Wednesday, October 9, 2013

Over Deliver

In a competitive world, how do you and I distinguish ourselves as leaders? If you’ve been reading my work for long, you know I believe being a servant leader is a great place to start. The world is starving for outstanding leadership.

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Beyond the admonition to serve, you may be wondering if I’ve got any other advice to offer.

Yes… Over Deliver.

This is not a new idea. It’s been around for ages. I’ve long been a proponent, but I haven’t written much about it. Recently, I heard Jack Welch, the former head of GE talk about it, rekindling the power of the idea for me.

The first thing that probably comes to mind when someone says, “Over Deliver,” is to provide more than what is expected. That’s not a bad idea – to deliver a project ahead of schedule and under budget would qualify as over delivering. Giving someone 13 donuts when they order 12 might also meet the definition. However, I’d suggest you consider over-delivering on a different type of activity.

Here’s an idea which may strike you as counter-intuitive:

Greatness in leadership is most often determined by the actions others do not see.

How could this idea be linked with the concept of over delivering? Here are several ways you and I can over deliver on things largely unseen…

Preparation – There’s really no substitute for preparation. Often, leaders will attempt to overcome a lack of preparation with talent. This is a shortsighted strategy. What typically happens to leaders who consistently fail to prepare is they ultimately fail to live up to their potential. They “get by” and so do their organizations.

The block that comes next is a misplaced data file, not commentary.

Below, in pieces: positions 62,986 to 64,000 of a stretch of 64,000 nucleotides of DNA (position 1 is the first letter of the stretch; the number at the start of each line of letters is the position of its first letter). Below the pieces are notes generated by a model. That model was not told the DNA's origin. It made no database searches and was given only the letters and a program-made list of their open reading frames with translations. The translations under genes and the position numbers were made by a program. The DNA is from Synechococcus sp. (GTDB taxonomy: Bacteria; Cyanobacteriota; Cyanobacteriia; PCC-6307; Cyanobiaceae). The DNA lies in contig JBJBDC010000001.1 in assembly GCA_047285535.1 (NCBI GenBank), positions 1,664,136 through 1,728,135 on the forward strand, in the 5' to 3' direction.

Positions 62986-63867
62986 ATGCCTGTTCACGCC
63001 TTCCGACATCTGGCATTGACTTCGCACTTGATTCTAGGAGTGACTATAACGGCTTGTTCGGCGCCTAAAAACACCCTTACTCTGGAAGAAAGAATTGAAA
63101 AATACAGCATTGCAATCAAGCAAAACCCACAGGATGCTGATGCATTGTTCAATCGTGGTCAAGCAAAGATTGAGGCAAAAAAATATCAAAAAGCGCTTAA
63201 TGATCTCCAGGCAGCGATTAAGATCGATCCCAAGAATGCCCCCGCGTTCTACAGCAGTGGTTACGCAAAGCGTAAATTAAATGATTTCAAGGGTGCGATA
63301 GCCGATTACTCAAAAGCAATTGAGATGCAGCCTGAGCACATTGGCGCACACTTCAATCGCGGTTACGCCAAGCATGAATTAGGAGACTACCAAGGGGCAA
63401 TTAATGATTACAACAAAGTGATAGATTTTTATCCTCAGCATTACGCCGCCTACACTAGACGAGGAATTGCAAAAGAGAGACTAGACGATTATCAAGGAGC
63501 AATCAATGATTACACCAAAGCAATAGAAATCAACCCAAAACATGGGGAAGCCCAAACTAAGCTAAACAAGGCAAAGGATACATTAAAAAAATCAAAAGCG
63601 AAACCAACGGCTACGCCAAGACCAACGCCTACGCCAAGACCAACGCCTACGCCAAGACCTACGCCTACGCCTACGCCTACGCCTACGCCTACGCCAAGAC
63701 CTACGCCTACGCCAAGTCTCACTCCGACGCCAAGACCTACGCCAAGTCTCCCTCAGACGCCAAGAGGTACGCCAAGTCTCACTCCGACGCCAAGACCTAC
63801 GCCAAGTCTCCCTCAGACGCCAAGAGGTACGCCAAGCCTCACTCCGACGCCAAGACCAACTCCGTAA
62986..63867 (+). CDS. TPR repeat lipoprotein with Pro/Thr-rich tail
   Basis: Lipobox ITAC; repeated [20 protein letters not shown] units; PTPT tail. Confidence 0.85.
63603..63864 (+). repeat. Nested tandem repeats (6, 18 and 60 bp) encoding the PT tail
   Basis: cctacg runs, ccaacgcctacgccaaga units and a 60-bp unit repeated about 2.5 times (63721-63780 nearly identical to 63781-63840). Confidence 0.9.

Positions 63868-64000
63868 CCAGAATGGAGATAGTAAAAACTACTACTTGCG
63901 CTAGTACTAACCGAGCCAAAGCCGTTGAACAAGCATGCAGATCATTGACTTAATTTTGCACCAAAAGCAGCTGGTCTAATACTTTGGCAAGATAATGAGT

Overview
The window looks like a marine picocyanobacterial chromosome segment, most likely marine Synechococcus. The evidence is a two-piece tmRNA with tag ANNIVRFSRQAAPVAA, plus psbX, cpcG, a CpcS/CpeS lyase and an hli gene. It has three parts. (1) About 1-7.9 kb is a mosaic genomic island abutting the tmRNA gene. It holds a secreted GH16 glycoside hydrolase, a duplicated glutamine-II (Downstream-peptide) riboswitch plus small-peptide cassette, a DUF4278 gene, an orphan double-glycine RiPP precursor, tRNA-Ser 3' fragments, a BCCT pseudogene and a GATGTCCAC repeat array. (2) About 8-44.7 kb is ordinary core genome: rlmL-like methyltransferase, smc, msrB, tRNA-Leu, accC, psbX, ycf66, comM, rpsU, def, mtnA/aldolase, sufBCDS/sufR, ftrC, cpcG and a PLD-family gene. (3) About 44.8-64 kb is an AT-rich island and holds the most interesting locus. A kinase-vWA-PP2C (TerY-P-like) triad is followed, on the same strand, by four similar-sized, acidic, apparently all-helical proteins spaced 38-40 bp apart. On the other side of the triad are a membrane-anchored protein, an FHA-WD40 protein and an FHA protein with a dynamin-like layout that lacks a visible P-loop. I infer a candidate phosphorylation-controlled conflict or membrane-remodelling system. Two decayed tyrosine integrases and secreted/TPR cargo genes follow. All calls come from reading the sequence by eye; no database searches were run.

Attention to Details – Details matter. You and I could name a thousand examples – from typographical errors to poor branding to inadequate signage to audio visual equipment that doesn’t work, and on and on. If you and I want to add value, we can ensure the details are covered. We don’t have to do the work ourselves, but it is a tremendous opportunity for leadership. To over deliver on the details is always a good idea.

Follow-through – What happens after an event? Who is responsible for what? Who has the action items? What will be communicated? Are people held accountable to do what they’ve said they would do? What lessons have been learned? What problems arose and how can they be prevented from reoccurring in the future? Were the people who did the work recognized?

Learning – My bias on this topic is huge. I’ve written about it over and over again. The best leaders are learners. If you wanted to choose just one area to over deliver in, I would suggest this one. Let’s not lose sight of what we’re trying to do – leaders create a future that does not yet exist. We’ll need all our faculties for sure; but to hedge our bets, I want to know as much as possible about:

  • Our competition – How are they changing their business and why?
  • Other industries – What can we learn to help us get better?
  • Current management and leadership theories and best practices
  • The hopes and dreams of my team members
  • Customer preferences and demographics – How are they changing?

You can’t get this type of information unless you over deliver on learning.

If your strategy is to add as much value as possible to the people and organizations you serve, my advice is to over deliver on the things people don’t see directly – let others enjoy the outcome of our efforts.

How can you over deliver this week?

 

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Comments (1)
  1. I loved this. I worked with CFA for years, and so “Second Mile Service” had been instilled in me enough that overdelivering on the front end has been a part of my life ever since, but this was great insight into the behind-the-scenes of overdelivering.

    By dedicating myself to further learning and personal discipline, I can overdeliver to the students and student mentors I work with.

    - John R. Meese